When making a trip to Guatemala, you have to try its popular dishes. Guatemalan food mixes Mayan traditions with colonial influences, making for an interesting and varied cuisine. Here is a list of the most popular foods in Guatemala you can’t miss.
Popular foods in Guatemala
Fiambre is the most famous dish from Guatemala, a large salad that is traditionally prepared for the Day of the Dead and All Saints’ Day. It is consumed in the memory of the loved ones who have passed away. The salad can have as many as 50 ingredients in it, such as sliced meat, cheese, vegetables, pickles, and hard-boiled eggs.
There are numerous varieties of the salad, such as fiambre rojo, made with beets, and fiambre blanco, made without beets. Fiambre verde is a vegetarian version, while fiambre desarmado is prepared in a way to make all of the ingredients separate, allowing the consumers to combine ingredients according to their personal preference.
2. Pollo en crema
Pollo en crema is a popular Guatemalan dish that is also popular in El Salvador and Mexico. It consists of chicken breasts that are drenched in a rich, creamy sauce made with loroco (edible green flowers), chayote or zucchini, yellow potatoes, green chile peppers, onions, and cream.
This comforting, lightly spicy dish is often served with rice and corn tortillas on the side.
Mixtas are popular foods in Guatemala. Mixtas are Guatemalan version of hot dogs, sold from numerous food carts throughout the country. What makes mixtas unique is the fact that the sausages are not placed in buns, but in tortillas.
The dish is always made with fresh and inexpensive ingredients, so mixtas are usually filled with lime-dressed coleslaw, onions, diced tomatoes, guacamole, and green chiles.
Tamales are the most prominent Guatemalan food, not because they are unique to the country, they are in fact very common across Latin America but because in Guatemala they are taken to a whole new level with complex recipes featuring various ingredients.
Tamales can be distinguished by the ingredients used to make the dough that makes the central part of a tamal, by the filling, and by what is used to wrap it around for cooking. The dough for a tamal in Guatemala can be made using the traditional corn masa but it can also be made with mashed potatoes or rice flour. They are then called patches and traditionally eaten on Thursday.
Some of the most popular fillings for tamales are chicken and beef with vegetables in corn dough and wrapped in banana leaves. Sweet tamales filled with corn, sugar, nuts, and dried fruits are also common.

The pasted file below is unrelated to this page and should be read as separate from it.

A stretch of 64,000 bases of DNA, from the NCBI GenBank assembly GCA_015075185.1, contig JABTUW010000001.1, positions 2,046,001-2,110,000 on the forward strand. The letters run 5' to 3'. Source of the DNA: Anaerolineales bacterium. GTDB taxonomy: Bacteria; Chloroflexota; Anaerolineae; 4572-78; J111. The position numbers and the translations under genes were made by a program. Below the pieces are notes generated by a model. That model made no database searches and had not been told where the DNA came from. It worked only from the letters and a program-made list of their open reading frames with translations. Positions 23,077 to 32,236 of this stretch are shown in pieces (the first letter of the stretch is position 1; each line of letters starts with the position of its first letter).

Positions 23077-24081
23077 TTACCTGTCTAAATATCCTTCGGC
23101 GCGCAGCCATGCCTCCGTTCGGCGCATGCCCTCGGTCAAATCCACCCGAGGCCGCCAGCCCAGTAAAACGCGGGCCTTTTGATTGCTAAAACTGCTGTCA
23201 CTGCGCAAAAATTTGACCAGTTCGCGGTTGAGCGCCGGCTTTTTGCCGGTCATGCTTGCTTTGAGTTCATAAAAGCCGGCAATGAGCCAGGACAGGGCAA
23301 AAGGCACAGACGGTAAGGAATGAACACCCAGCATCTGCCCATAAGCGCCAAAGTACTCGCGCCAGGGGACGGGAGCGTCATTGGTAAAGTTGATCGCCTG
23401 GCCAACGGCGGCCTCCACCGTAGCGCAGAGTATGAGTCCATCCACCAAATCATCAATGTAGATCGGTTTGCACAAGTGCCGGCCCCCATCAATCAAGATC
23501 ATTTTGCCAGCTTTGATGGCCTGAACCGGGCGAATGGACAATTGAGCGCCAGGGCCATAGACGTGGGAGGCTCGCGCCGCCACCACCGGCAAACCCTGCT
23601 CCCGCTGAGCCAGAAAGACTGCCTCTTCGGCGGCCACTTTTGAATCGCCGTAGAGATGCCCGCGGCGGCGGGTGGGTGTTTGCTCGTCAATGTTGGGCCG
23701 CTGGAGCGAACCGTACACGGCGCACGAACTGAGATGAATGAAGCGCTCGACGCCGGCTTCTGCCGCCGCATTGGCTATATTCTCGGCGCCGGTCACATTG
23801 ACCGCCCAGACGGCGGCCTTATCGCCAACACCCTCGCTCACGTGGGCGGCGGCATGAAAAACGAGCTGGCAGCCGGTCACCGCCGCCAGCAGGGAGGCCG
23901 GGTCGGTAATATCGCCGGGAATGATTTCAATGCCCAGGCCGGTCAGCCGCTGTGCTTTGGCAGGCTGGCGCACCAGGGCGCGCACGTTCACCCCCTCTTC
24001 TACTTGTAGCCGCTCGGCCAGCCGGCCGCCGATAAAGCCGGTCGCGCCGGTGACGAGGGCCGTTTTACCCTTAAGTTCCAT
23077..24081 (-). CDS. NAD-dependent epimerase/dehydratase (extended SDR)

Tortillas are made using the same corn masa used for tamales only they are flattened out with the hands and then cooked over a comal grill. A comal is a sort of flat round griddle that is heated with coal or wood and used to make tortillas and other foods that need to be toasted crispy. You can add oil to the surface to ensure nothing gets stuck.
These are individuals and stores that make and sell fresh tortillas at the three meal times, breakfast, lunch, and dinner. It is common for people to then warm them up in the oven or pan at home and serve them wrapped in a cloth to keep the moisture and warmth.
Empanadas are crispy, buttery pastries that are perfect for lunch on the go.
Throughout Central America, these usually have a meat filling, but in Guatemala, most are vegetarian and filled with potato and spinach, and covered with a variety of toppings such as guacamole, tomatoes, onion, and cilantro.
For those with a sweet tooth, make sure you try some rellenitos. Essentially Guatemalan donuts, rellenitos are made up of cooked plantains mashed with refried bean paste, sugar, and cinnamon, and then they are deep-fried. When mixed with sugar, both the beans’ taste and texture are similar to chocolate, and the consistency of the rellenitos is incredibly moreish.
Hilachas is a staple of Guatemalan cuisine, a red-colored stew featuring ingredients such as shredded beef and vegetables such as tomatoes, potatoes, squash, or carrots. The name of the dish means shreds or rags, referring to shredded beef, which is the star of hilachas.
It is believed that the stew tastes even better when reheated the next day. Hilachas can be found in numerous versions throughout Latin America, and it is typically served with rice and beans on the side.